Paris attacks suspect captured alive in raid

Salah Abdeslam is wanted after allegedly taking part in last fall's Paris terror attacks.

(CNN) — Belgian police conducted a raid Friday in Brussels that ended with two suspects in custody — one of whom may be wanted Paris terror attack suspect Salah Abdeslam, a senior counter-terrorism official said.

Earlier in the day, the Belgian federal prosecutor’s office revealed the 26-year-old’s fingerprints and DNA were found in a Brussels apartment raided two days earlier. One person was killed and two people escaped that operation, according to authorities.

The man killed by a special forces sniper was Mohamed Belkaid, an Algerian who used the name Samir Bouzid, is believed to have directed the November 13 Paris attackers via calls from Belgium, according to the prosecutor’s office.

Belkaid is believed to have helped Paris suspect Salah Abdeslam travel prior to the attacks and transferred money to a female cousin of Paris ringleader Abdelhamid Abaaoud following the attack, the Belgian senior counter-terrorism official told CNN in January.

Authorities believe the 26-year-old Abdeslam was using the apartment as a hideout following the November 13 Paris attacks that left at least 130 people dead, according to the Belgian counter-terrorism official.

Up until Friday evening, the Belgian federal prosecutor’s office has only said that “the investigation continues day and night.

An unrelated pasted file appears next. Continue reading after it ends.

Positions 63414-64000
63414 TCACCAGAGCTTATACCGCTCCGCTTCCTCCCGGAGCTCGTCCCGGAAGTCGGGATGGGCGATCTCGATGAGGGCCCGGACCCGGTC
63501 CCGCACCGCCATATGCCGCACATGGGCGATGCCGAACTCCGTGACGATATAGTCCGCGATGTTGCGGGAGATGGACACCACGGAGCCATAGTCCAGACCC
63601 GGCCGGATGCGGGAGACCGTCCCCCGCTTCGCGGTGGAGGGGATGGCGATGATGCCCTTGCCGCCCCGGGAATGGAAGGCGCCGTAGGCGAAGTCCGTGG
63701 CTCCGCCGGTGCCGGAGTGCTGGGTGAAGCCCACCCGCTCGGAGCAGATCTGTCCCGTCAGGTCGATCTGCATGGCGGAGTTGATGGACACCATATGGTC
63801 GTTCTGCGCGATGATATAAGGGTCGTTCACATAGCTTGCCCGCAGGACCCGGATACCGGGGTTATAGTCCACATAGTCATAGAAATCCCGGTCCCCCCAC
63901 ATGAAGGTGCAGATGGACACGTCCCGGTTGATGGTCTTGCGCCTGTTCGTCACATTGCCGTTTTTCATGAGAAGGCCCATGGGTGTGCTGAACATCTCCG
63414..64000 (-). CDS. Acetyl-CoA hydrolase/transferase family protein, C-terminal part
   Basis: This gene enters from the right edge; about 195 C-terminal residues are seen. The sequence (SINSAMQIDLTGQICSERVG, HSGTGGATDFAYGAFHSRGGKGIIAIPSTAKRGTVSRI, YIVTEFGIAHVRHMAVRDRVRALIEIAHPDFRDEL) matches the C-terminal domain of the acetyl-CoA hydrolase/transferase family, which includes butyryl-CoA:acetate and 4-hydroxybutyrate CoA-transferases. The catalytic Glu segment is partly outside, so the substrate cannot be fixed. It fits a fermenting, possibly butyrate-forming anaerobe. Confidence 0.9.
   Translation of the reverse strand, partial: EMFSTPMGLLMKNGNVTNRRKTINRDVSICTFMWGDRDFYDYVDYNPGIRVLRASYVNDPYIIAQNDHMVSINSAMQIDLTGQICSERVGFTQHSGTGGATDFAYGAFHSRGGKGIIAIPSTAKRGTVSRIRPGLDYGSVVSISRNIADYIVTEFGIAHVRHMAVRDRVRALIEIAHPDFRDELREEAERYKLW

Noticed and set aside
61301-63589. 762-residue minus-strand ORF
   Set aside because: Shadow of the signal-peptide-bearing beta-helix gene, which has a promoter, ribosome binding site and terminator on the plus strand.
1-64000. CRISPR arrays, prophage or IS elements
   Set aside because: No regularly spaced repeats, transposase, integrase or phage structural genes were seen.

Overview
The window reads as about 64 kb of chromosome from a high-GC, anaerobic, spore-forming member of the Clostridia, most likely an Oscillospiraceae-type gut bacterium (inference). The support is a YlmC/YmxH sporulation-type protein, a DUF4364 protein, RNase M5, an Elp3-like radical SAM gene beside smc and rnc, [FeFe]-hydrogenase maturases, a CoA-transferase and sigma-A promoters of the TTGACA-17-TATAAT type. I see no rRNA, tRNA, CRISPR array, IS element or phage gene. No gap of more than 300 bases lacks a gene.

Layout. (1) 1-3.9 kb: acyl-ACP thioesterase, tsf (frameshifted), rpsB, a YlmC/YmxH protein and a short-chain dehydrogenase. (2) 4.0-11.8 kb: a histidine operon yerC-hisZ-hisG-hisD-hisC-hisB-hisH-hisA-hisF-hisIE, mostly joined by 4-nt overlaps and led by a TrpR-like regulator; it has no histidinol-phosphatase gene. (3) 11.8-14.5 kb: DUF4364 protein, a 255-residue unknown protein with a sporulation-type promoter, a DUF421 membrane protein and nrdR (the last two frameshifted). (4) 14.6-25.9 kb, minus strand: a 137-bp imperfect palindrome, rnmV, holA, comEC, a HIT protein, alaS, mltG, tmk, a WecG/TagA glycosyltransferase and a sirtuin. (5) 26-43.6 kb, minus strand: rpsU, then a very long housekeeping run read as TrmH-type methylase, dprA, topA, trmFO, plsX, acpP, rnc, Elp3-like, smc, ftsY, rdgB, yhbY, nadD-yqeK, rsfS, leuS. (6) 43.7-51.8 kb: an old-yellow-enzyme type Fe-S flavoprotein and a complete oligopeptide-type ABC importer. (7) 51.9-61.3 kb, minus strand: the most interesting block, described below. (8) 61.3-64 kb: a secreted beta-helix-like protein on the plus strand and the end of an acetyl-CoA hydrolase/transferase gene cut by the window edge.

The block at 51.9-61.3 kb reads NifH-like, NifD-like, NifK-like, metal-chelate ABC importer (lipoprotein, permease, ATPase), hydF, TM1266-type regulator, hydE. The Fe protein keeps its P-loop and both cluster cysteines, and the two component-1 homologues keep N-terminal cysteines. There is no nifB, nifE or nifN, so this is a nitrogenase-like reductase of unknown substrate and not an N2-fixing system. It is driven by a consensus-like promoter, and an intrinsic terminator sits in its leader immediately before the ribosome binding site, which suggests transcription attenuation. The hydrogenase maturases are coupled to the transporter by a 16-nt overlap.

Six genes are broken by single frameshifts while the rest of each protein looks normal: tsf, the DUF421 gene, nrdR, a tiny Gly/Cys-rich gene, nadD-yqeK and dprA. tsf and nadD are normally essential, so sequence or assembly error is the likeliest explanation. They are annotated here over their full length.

“It is currently not possible to give any additional information to avoid causing any damage to the investigation,” the agency said.

Belgian authorities are “not happy” that French media leaked evidence showing Abdeslam was in the Brussels apartment raided this week, Belgium Federal Prosecutor Eric Van Der Sijpt said Friday.

Investigators think Abdeslam may have been the driver of a black Renault Clio that dropped off three suicide bombers near the Stade de France, one of the attack sites. They also believe he had worn a suicide belt found on a Paris street after the attacks.

He is believed to have called friends to take him to Belgium after the attacks. They passed through police checkpoints, but Abdeslam had not yet been identified as a suspect and they were allowed to continue on their way.

Surveillance video emerged of him and another man at a gas station near the Belgian border the day after the attacks.

He has eluded authorities ever since.

In January, authorities found traces of explosives and Abdeslam’s fingerprints in another Brussels apartment.

Some theories have suggested he had returned to Syria following the attacks.

Abdeslam, a Belgian-born French citizen, is the brother of another attacker, Ibrahim Abdeslam. He was a French citizen believed to have been the suicide bomber who detonated explosives outside a cafe on Boulevard Voltaire.

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